go and sell that thou hast, and give to the poor, and thou shalthave treasure in heaven, and come and follow Me."^ " If anyman will come after Me, let him deny himself, and take uphis cross, and follow Me."^ " If any man come to Me, andhate not his father and mother and wife and children andbrethren and sisters, yea, and his own life also, he cannot beMy disciple."* What are these, and many other kindredsayings, but an emphatic proclamation of the truth taught inour parables that the Kingdom of heaven or its King (the twoare practically one) is entitled to the first place in our regard,as at once man's chief good and chief end .'When and to whom these parables were spoken cannotwith perfect certainty be decided. From the manner in whichthey are recorded by the Evangelist, there is, of course, apresumption in favour of the view that they were uttered atthe same time as the preceding four, but to the disciples, afterthe multitude to which the parable of the Sower was addressedhad been dismissed. But it is quite possible that they be-longed originally to another connection, and formed part of adiscourse having for its aim to enforce the precept, " Seek yefirst the kingdom of God." The abrupt and disconnectedway in which, according to the reading approved by critics,the former of the two is introduced, seems to favour this view."The kingdom of heaven is like unto a treasure hid in afield ; " so, without any mediating word like the -naXiv in thereceived text, does the narrative pass from the interpretationof the parable of the Tares to the wholly dissimilar pirable of the Hidden Treasure, suggesting the idea of a water-wornpebble which has been rolled away by the stream from itsoriginal bed. And as the parable might have been utteredon a different occasion, so it might have been addressed to a* Luke ix. 60. 2 ^att. xix. 21.* Matt. xvi. 24. * Luke xiv. 26.70 The Parabolic Teaching of Christ, [book i.different audience than Matthew's narrative seems to imply ;not to the disciples, but to a miscellaneous group of hearerslike that which listened to the parable of the Sower, Such aview, indeed, would be inadmissible if we could attach asmuch importance as Origen did to the circumstance that thelast three parables in the group of seven are not called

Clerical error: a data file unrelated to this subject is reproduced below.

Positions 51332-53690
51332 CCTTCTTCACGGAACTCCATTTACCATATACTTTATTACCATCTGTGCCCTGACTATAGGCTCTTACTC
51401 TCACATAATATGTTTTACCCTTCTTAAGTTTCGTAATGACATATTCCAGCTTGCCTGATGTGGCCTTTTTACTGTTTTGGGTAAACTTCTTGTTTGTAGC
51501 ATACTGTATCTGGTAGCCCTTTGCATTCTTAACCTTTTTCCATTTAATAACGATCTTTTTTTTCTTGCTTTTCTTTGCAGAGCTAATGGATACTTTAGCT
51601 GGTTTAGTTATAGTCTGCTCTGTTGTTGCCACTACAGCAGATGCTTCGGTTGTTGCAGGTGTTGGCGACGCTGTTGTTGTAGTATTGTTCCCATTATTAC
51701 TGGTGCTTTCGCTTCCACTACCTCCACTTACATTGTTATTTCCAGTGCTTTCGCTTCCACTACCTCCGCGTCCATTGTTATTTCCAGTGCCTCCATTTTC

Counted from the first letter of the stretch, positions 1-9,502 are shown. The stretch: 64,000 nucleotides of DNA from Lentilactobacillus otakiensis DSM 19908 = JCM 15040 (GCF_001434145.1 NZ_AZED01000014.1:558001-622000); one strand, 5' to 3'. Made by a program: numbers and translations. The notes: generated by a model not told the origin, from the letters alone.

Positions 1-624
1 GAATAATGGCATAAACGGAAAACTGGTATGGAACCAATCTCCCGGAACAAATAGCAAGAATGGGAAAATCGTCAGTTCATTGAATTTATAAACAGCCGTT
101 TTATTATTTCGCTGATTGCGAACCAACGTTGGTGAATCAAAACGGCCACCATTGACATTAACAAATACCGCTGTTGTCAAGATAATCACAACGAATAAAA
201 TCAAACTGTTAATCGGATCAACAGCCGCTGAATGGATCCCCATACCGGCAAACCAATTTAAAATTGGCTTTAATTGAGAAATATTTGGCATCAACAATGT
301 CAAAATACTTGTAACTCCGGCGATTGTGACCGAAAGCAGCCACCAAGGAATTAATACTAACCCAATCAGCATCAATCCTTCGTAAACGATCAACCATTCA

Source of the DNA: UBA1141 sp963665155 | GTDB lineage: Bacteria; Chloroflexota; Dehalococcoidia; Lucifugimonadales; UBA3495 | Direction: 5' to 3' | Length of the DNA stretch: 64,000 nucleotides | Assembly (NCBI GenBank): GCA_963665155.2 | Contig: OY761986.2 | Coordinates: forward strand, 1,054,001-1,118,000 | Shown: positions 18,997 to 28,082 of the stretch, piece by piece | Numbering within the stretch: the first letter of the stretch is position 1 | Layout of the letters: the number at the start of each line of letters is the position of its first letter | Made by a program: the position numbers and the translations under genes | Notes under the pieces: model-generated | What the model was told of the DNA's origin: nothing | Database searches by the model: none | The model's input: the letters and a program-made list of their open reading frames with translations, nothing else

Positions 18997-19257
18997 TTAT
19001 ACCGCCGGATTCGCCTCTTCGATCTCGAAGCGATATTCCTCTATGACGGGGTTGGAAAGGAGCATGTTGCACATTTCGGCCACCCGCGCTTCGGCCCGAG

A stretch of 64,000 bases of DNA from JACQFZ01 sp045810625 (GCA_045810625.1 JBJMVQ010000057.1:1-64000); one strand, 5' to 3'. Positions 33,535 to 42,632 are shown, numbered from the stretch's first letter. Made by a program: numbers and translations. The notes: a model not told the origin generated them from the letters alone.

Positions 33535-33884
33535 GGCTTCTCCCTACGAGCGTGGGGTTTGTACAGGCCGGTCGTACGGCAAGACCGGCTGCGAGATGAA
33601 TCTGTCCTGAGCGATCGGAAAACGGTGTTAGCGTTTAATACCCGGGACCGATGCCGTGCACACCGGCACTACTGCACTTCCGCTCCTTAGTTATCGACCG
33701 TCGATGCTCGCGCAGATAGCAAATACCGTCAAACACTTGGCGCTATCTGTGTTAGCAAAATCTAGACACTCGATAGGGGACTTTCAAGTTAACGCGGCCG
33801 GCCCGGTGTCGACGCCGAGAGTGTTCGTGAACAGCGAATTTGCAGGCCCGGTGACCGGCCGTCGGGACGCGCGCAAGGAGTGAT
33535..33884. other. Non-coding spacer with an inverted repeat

parables.' That Father, in his commentary on the passage,suggests as the reason of the fact stated that the last threewere spoken to the disciples, not to the multitude ; proceed-ing on the assumption that parables were meant exclusivelyfor those without, and therefore holding that we ought not tocall the three last figurative representatives of the Divinekingdom parables, but similitudes.^ If this opinion werecorrect, we might infer, from the simple fact that the nameparable is not applied to these similitudes, that they werespoken not to a miscellaneous audience, but to a closer circleof the disciples. But it is not true that parables were spokento the multitude alone, and therefore the non-use of the namein the case of the last three parables can have no such sig-nificance as Origen alleges. It is indeed incredible that theEvangelist can have seriously meant to withhold the namefrom these parables as inapplicable, when he had previouslyapplied it to the equally brief similitudes of the Mustard Seedand the Leaven. The omission of the name must be regardedas purely accidental.We proceed to the consideration of our two parables — those of the Treasure and the Pearl, placing them as of kindred significance side by side, and treating them in thefirst place as one text in the exposition of the great truthwhich they teach in common, reserving for the close observ-ations on the points in which they differ.^TJie kingdom of heaven is like unto a treasure hid in the fietd,^ which aman having found hid, and in his joy ^ he goeth and selleth all thathe hath, and buyeth that field.* They are introduced "with o/to/a iarXv. ' onouoaitg from c'/io/a.^ The same method of treatment is adopted by Greswell and Arndt.* iv Tw dyp(^ ; " in the field in which it lies" (Meyer). "The field inwhich the finder was working" (Greswell). " The article implies that inthe mind of hearers the idea of a hidden treasure would be associatedwith that of a field as the usual hiding-place " (Goebel).' The ai/Tov is genit. subj., not obj. So Meyer. Vide also Trench.CH. III.] The Treasure and the Pearl, 71Again, the kingdom of heaven is like unto a merchantman ^ seeking goodlypearls, who when he had found one pearl of great price went and